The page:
Outside medical experts said bleeding from the stroke may have led to interference of the drainage of the cerebral spinal fluid that bathes the brain, or he may have developed inflammation and fluid leakage within the substance of the brain.

Sharon's sudden, grave illness left his ambitious peace agenda in doubt and stunned Israelis, who were grappling with the likelihood that the man who dominated politics in the regions for decades would never return to power. "Between hope and despair," read the banner headline in the Maariv daily.

Aides to Sharon said they were working on the assumption he would not return to work.

Sharon's supporters prayed for his recovery. Sephardic Chief Rabbi Shlomo Amar advised Israelis of which psalms to read as part of their prayers for Sharon.

Rabbi Shmuel Rabinovitch of the Western Wall said he received dozens of e-mails praying for Sharon's health that he printed out and stuck in the cracks of the holy site. Callers from as far away as Venezuela and the United States asked for advice in praying for Sharon, he said.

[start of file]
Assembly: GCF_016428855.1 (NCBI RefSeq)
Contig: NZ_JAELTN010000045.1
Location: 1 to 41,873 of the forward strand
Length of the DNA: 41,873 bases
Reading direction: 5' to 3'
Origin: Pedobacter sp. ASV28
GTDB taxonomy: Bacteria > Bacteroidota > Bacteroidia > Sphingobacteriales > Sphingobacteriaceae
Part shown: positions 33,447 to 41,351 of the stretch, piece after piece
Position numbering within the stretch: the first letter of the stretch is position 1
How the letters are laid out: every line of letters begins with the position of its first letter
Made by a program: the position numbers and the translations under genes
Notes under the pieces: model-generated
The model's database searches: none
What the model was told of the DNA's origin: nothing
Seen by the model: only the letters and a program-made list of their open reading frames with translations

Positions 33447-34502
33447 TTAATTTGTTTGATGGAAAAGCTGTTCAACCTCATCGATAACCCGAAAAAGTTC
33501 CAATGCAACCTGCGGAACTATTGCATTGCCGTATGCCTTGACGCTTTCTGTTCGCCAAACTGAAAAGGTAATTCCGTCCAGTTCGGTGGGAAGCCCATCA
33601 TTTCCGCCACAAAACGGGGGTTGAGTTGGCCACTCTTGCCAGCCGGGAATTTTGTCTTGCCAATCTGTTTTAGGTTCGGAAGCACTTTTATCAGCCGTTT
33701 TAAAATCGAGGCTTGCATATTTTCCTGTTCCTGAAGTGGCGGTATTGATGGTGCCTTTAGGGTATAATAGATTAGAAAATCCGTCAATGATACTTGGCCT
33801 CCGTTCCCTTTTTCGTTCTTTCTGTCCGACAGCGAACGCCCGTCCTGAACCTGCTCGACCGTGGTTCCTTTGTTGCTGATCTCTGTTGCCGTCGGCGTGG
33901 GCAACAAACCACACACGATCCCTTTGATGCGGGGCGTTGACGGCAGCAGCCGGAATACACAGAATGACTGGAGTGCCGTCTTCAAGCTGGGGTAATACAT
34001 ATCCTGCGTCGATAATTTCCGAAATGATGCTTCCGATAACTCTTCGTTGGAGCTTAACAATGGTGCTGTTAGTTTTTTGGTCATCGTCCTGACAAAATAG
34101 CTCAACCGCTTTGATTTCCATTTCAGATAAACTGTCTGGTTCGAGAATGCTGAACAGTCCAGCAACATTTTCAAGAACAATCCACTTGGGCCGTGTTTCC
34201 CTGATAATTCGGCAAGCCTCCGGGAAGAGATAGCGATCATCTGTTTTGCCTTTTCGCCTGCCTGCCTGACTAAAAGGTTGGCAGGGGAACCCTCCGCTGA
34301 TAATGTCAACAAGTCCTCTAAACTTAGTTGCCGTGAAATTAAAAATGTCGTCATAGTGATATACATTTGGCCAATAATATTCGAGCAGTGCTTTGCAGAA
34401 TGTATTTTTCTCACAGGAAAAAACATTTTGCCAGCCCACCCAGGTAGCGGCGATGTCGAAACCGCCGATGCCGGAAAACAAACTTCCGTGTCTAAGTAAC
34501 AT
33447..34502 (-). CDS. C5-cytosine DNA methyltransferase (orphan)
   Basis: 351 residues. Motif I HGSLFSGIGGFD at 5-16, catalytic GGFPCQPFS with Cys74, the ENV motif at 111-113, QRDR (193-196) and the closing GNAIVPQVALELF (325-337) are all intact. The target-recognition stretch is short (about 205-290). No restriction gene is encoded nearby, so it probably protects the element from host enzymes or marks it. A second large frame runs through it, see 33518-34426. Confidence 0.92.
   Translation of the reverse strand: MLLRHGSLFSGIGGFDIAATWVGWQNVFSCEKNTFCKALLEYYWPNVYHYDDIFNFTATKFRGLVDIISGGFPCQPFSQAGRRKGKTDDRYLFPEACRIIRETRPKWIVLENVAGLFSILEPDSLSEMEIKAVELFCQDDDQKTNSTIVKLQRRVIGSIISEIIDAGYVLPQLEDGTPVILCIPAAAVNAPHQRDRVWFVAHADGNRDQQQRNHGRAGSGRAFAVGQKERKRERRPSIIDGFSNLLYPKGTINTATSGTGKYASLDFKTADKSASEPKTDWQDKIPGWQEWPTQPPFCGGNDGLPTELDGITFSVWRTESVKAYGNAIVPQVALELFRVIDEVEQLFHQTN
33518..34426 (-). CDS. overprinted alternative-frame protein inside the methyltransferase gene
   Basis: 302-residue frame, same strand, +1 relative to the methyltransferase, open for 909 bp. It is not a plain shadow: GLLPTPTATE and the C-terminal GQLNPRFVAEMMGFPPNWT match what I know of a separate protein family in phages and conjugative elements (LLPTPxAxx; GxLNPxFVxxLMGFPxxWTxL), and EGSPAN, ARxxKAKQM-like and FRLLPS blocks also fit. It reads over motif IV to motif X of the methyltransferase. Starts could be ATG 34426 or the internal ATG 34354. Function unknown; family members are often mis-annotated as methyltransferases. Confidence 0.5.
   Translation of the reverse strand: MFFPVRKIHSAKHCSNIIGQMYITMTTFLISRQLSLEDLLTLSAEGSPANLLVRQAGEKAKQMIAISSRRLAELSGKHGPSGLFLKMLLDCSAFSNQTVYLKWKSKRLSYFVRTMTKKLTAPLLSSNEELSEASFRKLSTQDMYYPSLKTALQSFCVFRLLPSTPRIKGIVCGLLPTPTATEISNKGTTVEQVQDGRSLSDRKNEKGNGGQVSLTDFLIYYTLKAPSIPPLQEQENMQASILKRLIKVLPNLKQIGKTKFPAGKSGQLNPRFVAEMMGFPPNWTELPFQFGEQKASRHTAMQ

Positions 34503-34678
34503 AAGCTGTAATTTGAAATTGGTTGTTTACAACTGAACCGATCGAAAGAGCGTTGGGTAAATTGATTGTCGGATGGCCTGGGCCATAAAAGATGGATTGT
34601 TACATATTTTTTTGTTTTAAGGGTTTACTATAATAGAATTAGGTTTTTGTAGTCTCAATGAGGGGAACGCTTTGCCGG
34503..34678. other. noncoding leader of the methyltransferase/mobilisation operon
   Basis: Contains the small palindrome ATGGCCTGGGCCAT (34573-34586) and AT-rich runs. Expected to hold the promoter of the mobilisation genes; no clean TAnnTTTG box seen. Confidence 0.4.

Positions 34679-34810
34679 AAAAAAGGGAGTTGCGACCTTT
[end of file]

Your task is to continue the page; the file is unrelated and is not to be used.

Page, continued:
Svetlana Kremitsky, a hospital worker who brings food to the patients in Sharon's ward, said the hospital was filled with worry.

"You can feel it in the air, we're all concerned," she said.

Sharon's deputy, Ehud Olmert, has taken the reins as acting prime minister and tried to convey a sense of stability. Leaders of Sharon's new Kadima Party said they would rally around Olmert and a new poll released Friday showed Kadima would still sweep March elections, even without Sharon.

Doctors said it would take time to determine how much damage was caused by the widespread stroke Sharon suffered Wednesday night adding that media reports of permanent, significant damage were irresponsible.

Sharon's collapse less than three months before national elections also left his Kadima party, which he formed in November, in limbo.

In the short-term, Israelis appeared to still be supporting Kadima. A poll published in the Yediot Ahronot daily Friday found that an Olmert-headed Kadima would win 39 of 120 parliament seats, the most of any party and slightly less than the party polled under Sharon.